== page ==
Children with rare inherited condition to benefit from drug through managed access agreement

It is estimated that in the UK there are around 30 to 50 children living with the condition

A drug which slows the decline of a rare inherited condition affecting children is to be made available on the NHS.

NICE’s Highly Specialised Technology committee is supporting a positive recommendation for cerliponase alfa (Brineura, BioMarin) for children with neuronal ceroid lipofuscinosis type 2 (CLN2) – a very rare inherited condition affecting between one and six babies each year in the UK – in the context of a managed access agreement.

Cerliponase alfa is an enzyme replacement therapy administered directly into the brain via a surgically implanted permanent access device.

The independent committee noted that although cerliponase alfa is not a cure for CLN2 disease, it is an important development for treating the condition, and that it has shown substantial short-term benefits in slowing the rate at which it progresses.

Meindert Boysen, director of the Centre for Health Technology Evaluation at NICE, said: “This treatment shows great promise in slowing the progression of this devastating condition to allow children to enjoy normal childhood activities for longer which is so important.

 “We are pleased to be able to make this early announcement, realising that families have been anxiously waiting for news, while we are carefully working through the details necessary to finalise the managed access agreement.”

Health Secretary Matt Hancock said: “I’m absolutely delighted this new treatment will be funded by the NHS, giving families dealing with the devastating impact of Batten disease renewed hope for a better quality of life for their child.

“Through our Long Term Plan, we want all patients to have access to the most pioneering, value for money medicines - this is a great example of how we can work with industry to get treatments to patients as quickly as possible.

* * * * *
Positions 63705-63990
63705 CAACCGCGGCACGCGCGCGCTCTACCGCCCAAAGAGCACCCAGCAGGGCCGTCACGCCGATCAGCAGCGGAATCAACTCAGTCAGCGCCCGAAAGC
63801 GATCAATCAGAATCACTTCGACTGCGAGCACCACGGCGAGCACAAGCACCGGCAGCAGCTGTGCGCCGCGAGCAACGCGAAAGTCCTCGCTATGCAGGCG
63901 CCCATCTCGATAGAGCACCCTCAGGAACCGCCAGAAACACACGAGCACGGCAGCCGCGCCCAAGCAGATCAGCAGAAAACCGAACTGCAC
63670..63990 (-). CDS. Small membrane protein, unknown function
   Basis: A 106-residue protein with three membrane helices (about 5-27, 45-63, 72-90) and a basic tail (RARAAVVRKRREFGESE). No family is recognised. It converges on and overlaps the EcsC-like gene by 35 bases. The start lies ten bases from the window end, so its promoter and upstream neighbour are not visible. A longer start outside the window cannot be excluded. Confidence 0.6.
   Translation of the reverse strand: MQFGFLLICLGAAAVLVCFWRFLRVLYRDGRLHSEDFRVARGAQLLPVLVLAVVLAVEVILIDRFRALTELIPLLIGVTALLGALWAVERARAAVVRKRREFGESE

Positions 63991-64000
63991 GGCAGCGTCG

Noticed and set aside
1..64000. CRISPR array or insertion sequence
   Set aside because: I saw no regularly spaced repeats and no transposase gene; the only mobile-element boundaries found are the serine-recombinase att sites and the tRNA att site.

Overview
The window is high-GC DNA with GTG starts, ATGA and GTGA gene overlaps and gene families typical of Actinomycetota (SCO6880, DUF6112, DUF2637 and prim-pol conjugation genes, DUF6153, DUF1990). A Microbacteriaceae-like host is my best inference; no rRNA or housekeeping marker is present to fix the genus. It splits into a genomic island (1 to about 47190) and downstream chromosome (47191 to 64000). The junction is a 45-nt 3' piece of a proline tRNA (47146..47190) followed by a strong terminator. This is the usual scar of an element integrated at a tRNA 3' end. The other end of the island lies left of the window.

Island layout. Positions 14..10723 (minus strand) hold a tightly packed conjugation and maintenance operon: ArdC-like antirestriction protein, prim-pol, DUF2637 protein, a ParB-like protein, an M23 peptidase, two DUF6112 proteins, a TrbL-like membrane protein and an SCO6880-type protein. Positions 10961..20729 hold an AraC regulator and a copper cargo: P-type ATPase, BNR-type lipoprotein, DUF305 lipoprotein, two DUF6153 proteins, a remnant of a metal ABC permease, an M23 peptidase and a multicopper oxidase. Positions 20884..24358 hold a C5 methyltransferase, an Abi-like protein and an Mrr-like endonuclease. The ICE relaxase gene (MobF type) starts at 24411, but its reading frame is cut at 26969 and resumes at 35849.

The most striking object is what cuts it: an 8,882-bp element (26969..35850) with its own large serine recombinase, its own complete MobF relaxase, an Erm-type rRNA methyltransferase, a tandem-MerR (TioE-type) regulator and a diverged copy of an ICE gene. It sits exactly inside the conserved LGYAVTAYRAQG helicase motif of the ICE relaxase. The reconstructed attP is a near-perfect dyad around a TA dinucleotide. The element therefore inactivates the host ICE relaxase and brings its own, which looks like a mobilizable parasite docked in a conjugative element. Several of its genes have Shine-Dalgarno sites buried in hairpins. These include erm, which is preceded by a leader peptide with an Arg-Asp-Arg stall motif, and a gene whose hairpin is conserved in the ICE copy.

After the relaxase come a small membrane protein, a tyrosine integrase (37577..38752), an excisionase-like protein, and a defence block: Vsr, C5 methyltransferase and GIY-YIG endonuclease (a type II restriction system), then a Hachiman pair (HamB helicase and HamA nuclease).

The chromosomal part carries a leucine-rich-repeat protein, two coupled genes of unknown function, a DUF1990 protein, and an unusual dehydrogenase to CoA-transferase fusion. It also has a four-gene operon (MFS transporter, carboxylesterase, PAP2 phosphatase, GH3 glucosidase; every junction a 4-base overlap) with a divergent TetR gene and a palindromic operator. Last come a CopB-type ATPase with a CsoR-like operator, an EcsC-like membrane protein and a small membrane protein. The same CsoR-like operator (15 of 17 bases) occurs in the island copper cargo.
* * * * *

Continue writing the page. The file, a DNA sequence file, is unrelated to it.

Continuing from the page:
“This can only be afforded thanks to the £33.9bn extra we are putting into the NHS, paid for thanks to our strong economy.”

Over the next weeks, NICE will be working with NHS England, BioMarin, clinicians and the Batten Disease Family Association on the details of the managed access agreement. A managed access agreement describes the patient eligibility criteria for access, as well as stopping rules and data collection arrangements. The agreement is likely to include all new patients with CLN2 except those with advanced disease and very low motor and language scores of one or less, because they would be unlikely to benefit.

The full details of the committee discussion and recommendation following its meeting on 29 August 2019 will be provided in the Final Evaluation Document. In line with NICE processes, the recommendation and documentation is subject to internal sign off procedures.

CLN2, also known as Batten disease, is a progressive condition caused by the deficiency of the enzyme tripeptidyl peptidase 1. This results in the abnormal storage of proteins and lipids in neurons and other cells, preventing them from functioning normally.

Symptoms in children with CLN2 begin with developmental delays from around the age of two and can then progress rapidly with the onset of seizures, decline in speech, loss of mobility, involuntary muscle spasms, progressive dementia and visual impairment leading to blindness.

The majority of children with CLN2 live to between eight years and early adolescence; the average life expectancy is 10 years. It is estimated that in the UK there are around 30 to 50 children living with the condition.

There is currently no cure or life-extending treatments for CLN2 and clinical management is limited to symptom relief and supportive and palliative care.

Analyses show that in two thirds of patients who had cerliponase alfa their condition stabilised at 48 weeks. Overall there was significantly less decline than people who had not had cerliponase alfa.

For some people, cerliponase alfa may lead to long-term disease stabilisation and a near normal life expectancy. However, there is only short-term clinical evidence, so assumptions about long-term disease stabilisation and mortality are uncertain.

Due to the complex nature of the administration of the drug, NHS England is working with potential providers to ensure that they have capacity to deliver the treatment to patients.

Each patient will require a detailed assessment and consent process prior to starting the treatment and that needs to be factored into the planning.

The full details of the committee discussion and recommendation following its meeting on 29 August 2019 will be provided in the Final Evaluation Document. In line with NICE processes, the recommendation and documentation is subject to internal sign off procedures.

NICE will provide a further update on the expected publication date as soon as we can.

This treatment shows great promise in slowing the progression of this devastating condition to allow children to enjoy normal childhood activities for longer which is so important.

Meindert Boysen, director of the Centre for Health Technology Evaluation at NICE

I’m absolutely delighted this new treatment will be funded by the NHS, giving families dealing with the devastating impact of Batten disease renewed hope for a better quality of life for their child.

Health Secretary Matt Hancock